RAF Scampton asylum centre hoped to be fully operational by Christmas
and live on Freeview channel 276
Residents expressed anger at the plans as four consultation sessions were held at Lincolnshire Showground’s Epic Centre, a short drive from the former airfield where 20 to 30 portable buildings have already been installed.
Attendance was tightly controlled, with only 100 people allowed per session from the former service family accommodation, or nearby villages of Scampton, Aisthorpe, Brattleby, Cammeringham and North Carlton.
Only about 30-35 people attended the first three morning and afternoon sessions, although the final one at 6pm was full.
The Press was excluded from the sessions, where residents heard for the first time about the Christmas target, although West Lindsey Council has expressed scepticism it is achievable.
The first wave of 50 migrants is expected to arrive by the end of this month, despite the plans still being under scrutiny – a judicial review from the council is set to be presented before the High Court in London on October 31 and November 1.
Sally Gringrod-Smith, council director of planning and regeneration, said: “Our view is there is a judicial review pending, they shouldn’t be developing the site.
“I am concerned about works to the listed buildings and we think it should wait until that judicial review has been determined.”
Speaking about the sessions, she said: “There’s not a lot new from my perspective. What they did say was getting everybody in before Christmas was an aspiration.
“We haven’t seen a plan for how that is achievable. They are still surveying on the site, they’ve been clear about that.”
During the proceedings, the Home Office also mentioned it is planning on holding more meetings for the wider community in the near future.
Paul Carter, from the Save Our Scampton campaign group, attended one of the meetings and expressed his security concerns to the Home Office representatives.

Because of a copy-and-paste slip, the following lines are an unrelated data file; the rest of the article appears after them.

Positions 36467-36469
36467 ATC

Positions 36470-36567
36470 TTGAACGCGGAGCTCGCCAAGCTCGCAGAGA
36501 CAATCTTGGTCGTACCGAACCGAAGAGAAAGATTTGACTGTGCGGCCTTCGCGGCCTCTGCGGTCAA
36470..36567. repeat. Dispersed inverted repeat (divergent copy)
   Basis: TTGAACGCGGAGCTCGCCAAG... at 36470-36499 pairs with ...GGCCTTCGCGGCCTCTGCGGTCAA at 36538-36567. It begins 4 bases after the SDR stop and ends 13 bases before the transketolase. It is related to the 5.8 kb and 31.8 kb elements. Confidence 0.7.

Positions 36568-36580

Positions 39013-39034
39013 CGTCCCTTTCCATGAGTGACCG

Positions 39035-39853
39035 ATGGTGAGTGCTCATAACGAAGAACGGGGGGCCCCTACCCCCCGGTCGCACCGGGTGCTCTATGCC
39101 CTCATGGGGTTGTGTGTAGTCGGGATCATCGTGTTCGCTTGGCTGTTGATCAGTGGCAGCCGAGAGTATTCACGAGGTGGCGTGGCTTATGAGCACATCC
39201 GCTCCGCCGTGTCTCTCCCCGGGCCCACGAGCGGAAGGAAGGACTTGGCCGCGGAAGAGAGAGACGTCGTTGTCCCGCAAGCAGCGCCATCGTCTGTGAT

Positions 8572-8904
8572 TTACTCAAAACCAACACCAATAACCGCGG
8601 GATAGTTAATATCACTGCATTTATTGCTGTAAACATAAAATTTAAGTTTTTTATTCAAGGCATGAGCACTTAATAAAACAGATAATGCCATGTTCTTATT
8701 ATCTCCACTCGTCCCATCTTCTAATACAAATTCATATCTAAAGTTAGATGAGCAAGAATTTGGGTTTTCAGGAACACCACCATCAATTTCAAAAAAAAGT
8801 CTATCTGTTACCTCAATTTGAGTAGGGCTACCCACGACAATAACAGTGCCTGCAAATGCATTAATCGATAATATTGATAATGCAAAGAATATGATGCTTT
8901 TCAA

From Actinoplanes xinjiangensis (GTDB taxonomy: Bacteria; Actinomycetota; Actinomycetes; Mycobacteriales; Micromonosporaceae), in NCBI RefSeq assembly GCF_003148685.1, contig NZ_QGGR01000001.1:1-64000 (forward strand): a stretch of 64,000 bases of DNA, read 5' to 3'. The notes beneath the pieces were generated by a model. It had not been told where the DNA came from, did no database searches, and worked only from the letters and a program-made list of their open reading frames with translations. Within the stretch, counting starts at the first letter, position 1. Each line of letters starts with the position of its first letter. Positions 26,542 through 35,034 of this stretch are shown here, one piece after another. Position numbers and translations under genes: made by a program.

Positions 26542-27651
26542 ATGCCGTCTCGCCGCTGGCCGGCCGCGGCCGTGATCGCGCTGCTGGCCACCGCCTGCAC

He said: “People are worried because we have a school and there is a bus stop. There’s also no street lights on the camp so in wintertime it’s going to be pitch black. They just turned around and said they can’t guarantee our safety.”
Other residents exiting the meeting appeared visibly frustrated.
Tina Staines said: “We’ve just gone through a cost-of-living crisis and asylum-seekers don’t have to worry about heating or eating.”
Another couple said: “We’re very disappointed. They are more concerned about the migrants than they are about the local residents.”
Grahame Barrass, from Doncaster, said outside the meetings: “Why did they even consider Scampton in the first place when they knew it had a £300 million investment scheme on? It’s out of order.”
The Home Office says that creating housing for asylum-seekers on the site will reduce the cost of housing them in hotels.
It said: “These accommodation sites house asylum seekers in basic, safe and secure accommodation as they await a decision on their claim.
“We understand the concerns of local communities and will work closely with councils and key partners to manage the impact of using these sites, including liaising with local police to ensure appropriate arrangements are in place.”